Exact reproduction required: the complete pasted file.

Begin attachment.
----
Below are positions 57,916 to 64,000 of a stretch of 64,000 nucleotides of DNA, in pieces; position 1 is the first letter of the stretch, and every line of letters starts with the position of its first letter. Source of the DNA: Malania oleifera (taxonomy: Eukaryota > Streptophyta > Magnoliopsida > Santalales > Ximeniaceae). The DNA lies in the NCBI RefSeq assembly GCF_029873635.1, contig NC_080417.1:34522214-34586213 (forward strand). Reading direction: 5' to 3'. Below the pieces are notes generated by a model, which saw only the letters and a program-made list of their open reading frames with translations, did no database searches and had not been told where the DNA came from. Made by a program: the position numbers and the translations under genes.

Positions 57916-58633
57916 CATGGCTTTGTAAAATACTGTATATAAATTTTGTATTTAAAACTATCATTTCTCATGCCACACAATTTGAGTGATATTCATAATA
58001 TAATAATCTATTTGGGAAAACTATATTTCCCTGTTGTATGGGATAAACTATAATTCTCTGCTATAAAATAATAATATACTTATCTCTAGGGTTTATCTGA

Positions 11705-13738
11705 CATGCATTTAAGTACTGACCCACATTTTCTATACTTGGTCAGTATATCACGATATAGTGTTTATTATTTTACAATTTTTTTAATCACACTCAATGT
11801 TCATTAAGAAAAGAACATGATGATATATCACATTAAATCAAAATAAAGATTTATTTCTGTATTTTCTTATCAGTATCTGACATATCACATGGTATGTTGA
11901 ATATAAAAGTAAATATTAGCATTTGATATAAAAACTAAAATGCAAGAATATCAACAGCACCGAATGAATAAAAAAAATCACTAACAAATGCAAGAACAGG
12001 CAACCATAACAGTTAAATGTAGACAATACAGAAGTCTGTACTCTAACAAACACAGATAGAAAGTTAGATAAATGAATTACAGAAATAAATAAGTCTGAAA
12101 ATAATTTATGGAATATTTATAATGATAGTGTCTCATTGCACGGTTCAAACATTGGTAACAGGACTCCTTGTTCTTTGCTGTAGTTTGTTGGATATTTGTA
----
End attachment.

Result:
Below are positions 57,916 to 64,000 of a stretch of 64,000 nucleotides of DNA, in pieces; position 1 is the first letter of the stretch, and every line of letters starts with the position of its first letter. Source of the DNA: Malania oleifera (taxonomy: Eukaryota > Streptophyta > Magnoliopsida > Santalales > Ximeniaceae). The DNA lies in the NCBI RefSeq assembly GCF_029873635.1, contig NC_080417.1:34522214-34586213 (forward strand). Reading direction: 5' to 3'. Below the pieces are notes generated by a model, which saw only the letters and a program-made list of their open reading frames with translations, did no database searches and had not been told where the DNA came from. Made by a program: the position numbers and the translations under genes.

Positions 57916-58633
57916 CATGGCTTTGTAAAATACTGTATATAAATTTTGTATTTAAAACTATCATTTCTCATGCCACACAATTTGAGTGATATTCATAATA
58001 TAATAATCTATTTGGGAAAACTATATTTCCCTGTTGTATGGGATAAACTATAATTCTCTGCTATAAAATAATAATATACTTATCTCTAGGGTTTATCTGA

Positions 11705-13738
11705 CATGCATTTAAGTACTGACCCACATTTTCTATACTTGGTCAGTATATCACGATATAGTGTTTATTATTTTACAATTTTTTTAATCACACTCAATGT
11801 TCATTAAGAAAAGAACATGATGATATATCACATTAAATCAAAATAAAGATTTATTTCTGTATTTTCTTATCAGTATCTGACATATCACATGGTATGTTGA
11901 ATATAAAAGTAAATATTAGCATTTGATATAAAAACTAAAATGCAAGAATATCAACAGCACCGAATGAATAAAAAAAATCACTAACAAATGCAAGAACAGG
12001 CAACCATAACAGTTAAATGTAGACAATACAGAAGTCTGTACTCTAACAAACACAGATAGAAAGTTAGATAAATGAATTACAGAAATAAATAAGTCTGAAA
12101 ATAATTTATGGAATATTTATAATGATAGTGTCTCATTGCACGGTTCAAACATTGGTAACAGGACTCCTTGTTCTTTGCTGTAGTTTGTTGGATATTTGTA